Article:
The Quietus - A new rock music and pop culture website

A Quietus Interview

Maybe It's Because He's A Londoner? Danny Brown Interviewed
Jesse Bernard , January 29th, 2024 10:19

Jesse Bernard spots Detroit rapper Danny Brown at an Arsenal match, sees him play live in Shoreditch, and then interviews him about just how deep his love for grime goes (and his recent experiences in and out of rehab and one of last year's finest albums, Quaranta). All photographs by Peter Beste

That chasm of time an artist finds themselves in after soundcheck and before show is what many consider to be their only real free moment during a tour. Time to grab a bite, settle their nerves, check out a few local spots or smoke a few blunts before the circus tent opens. On this particular wet and windy night in Shoreditch, fans have already started queuing up to see their favourite rapper from Detroit hours before the show begins at Village Underground.

In the green room, Danny Brown and his DJ, Skywlkr, are sat down. As far as green rooms go, Village Underground’s is arguably one of the most welcoming that doesn’t feel like you’re stepping into the abyss or the kind of atmosphere Mike Skinner illuminates on 'Blinded By The Lights'. Brown cites A Grand Don’t Come For Free, The Streets second album, as one of his favourite British albums of that time and one he was able to get his hands on at Tower Records during his visits to New York City.

Perhaps one of the more striking and illuminating facts about the Detroit rapper is that grime isn’t something he got into in the past decade but a scene he’s witnessed grow from afar since its beginning. “They had a UK section there and I’d catch a bus to the city, that’s how I got The Streets, Kano and Dizzee. I couldn’t find any of that in Detroit,” Brown explains. He’s also lived the lonely, off-your-face moment Skinner raps about on the album’s fourth track. Maybe just one too many.

On this occasion, he’s not very talkative, he’s sat at the round table in the green room with a bottle of water. There was a feeling that a couple of hours before the show, Brown wasn’t all that keen on a writer asking him a bunch of questions about his life, particularly one that’s undergone so much upheaval and reckoning post-pandemic. Another conversation was scheduled for a time when he’d likely be a bit more loquacious. The next time would be a phone call while he was at home in Austin, Texas.

That Monday night in December wasn’t the first night I’d crossed paths with Danny Brown. A few days earlier on a Saturday afternoon in N5, the rapper was invited onto Arsenal’s Breakdown talk show, a livestream featuring fans such as myself giving our thoughts on the game in which Arsenal went onto win 2-1 against Wolverhampton Wanderers. When the presenters announced that a special guest rapper was appearing, it was assumed it would be 21 Savage as he was at the stadium earlier in that week for a Champions League game. Instead, it was Brown. His love for the Gunners cemented after the club became his team of choice on Fifa games; plus Thierry Henry. It would become apparent a few days later that Brown’s London connection runs deep and it’s only an ocean, and some thousands of miles of land on the other side, that separates him from the capital’s cultural fabric. That game wasn’t a cold, windy Monday night in Stoke but looking across several seats in the Clock End’s box seats, his first taste of a Premier League game did everything but disappoint. Unlike that post-Wenger, pre-Arteta neverland.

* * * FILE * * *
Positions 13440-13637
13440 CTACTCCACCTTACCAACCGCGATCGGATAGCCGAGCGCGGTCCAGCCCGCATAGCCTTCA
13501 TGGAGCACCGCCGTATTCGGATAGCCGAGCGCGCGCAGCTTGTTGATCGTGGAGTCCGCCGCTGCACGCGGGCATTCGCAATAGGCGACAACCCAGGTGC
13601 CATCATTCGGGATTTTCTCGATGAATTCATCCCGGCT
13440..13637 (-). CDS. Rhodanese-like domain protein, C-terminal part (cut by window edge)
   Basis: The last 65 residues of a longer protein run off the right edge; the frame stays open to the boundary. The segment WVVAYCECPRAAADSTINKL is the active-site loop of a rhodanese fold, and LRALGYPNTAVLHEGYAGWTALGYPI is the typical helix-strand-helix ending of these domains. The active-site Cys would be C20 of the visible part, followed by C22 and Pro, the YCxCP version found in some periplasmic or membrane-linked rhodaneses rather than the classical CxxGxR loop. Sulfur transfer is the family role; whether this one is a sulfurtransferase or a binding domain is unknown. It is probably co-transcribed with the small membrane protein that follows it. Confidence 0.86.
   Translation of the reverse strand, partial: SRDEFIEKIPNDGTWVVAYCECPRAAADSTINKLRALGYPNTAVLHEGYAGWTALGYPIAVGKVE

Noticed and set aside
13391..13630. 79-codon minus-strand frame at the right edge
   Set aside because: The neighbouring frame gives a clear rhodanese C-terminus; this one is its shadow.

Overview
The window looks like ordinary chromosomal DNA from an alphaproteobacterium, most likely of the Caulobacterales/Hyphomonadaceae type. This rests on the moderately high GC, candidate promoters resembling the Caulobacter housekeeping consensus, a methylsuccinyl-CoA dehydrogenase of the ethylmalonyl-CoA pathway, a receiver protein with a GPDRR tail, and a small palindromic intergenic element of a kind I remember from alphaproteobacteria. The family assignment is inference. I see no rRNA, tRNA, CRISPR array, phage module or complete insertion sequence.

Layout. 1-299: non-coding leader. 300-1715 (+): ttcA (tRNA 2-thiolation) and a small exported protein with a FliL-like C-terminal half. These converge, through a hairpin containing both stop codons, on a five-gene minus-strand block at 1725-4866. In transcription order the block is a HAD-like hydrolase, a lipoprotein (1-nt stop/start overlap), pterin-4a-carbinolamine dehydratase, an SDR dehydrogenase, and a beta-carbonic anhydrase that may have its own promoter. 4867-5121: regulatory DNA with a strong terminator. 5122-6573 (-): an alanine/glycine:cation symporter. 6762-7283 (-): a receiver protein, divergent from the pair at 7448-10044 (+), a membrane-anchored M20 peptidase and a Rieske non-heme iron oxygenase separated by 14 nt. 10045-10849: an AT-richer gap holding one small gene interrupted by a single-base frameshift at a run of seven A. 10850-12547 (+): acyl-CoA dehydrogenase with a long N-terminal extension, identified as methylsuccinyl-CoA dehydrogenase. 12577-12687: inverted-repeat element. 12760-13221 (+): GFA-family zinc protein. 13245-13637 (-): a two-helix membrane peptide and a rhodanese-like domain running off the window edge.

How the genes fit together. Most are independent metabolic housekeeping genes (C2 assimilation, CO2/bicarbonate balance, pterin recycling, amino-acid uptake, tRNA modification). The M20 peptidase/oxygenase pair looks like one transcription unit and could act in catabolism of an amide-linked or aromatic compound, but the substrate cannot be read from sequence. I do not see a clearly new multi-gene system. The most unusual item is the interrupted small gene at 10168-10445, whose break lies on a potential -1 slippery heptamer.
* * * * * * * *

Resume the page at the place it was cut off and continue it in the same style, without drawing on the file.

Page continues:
D Double E even passed through, and Danny Brown met another emcee he’s been a fan of years. So for them to cross paths was a measure of mutual respect and admiration. It also shows that the two artists’ tastes are more expansive than the music they both respectively make. Perhaps, more surreptitiously, it highlights an often unheralded and undersung relationship that London and Detroit shares. Grime is something that he’s always experimented with but he admits that not being from London meant there was some distance in being intimate with the cultural aspects of the scene. “Even though I worked with Paul White grime is definitely something I always wanted to do. I still do,” he says. Maybe in another life.

Let’s take it back to the beginning though, to the early moments that led to where he is now. Like most young people of a certain age, rap was just a casual sport and pastime among friends. Being from Detroit, one might assume that a young Danny Brown was rapping over Dilla beats attempting to mimic Slum Village, Royce da 5 '9'' but that wasn’t quite the case. "I didn’t even know Dilla was from Detroit but he was talking that language”, Brown says, “I remember hearing Slum [Village] for the first time, I didn’t really grasp that, my ears wasn’t really mature enough, I had to get older to appreciate Dilla.”

Brown doesn’t place too much emphasis on his dad’s career as a house DJ having a heavy influence on his own life in music. To him, being around electronic, industrial music was as normal as breathing oxygen, especially being from a city like Detroit. Brown, whose birth name is Danny Sewell, says that DJing was something that his dad did in his spare time due to having a lot of children so it meant that it wasn’t a vocation that overcame his life. Brown didn’t spend his childhood on the road with his dad touring but he did a lot to introduce his son to east coast sounds as he was heavily into west coast rap that was having an influence that he wasn’t too keen on. Even Brown admits that what east coast rappers were saying wasn’t entirely different but it’s the way they were saying that was perhaps more palatable. “I started to realise that all of the rappers and music I was into wasn’t on radio, I started to get more influence from that. Whether it was a Dizzee or Bigg Jus,” Brown says, “Of course everyone knew Company Flow and El-P, Aesop Rock, Cannibal Ox and all that shit but you just start copying and taking the best parts of everyone you’re listening to.”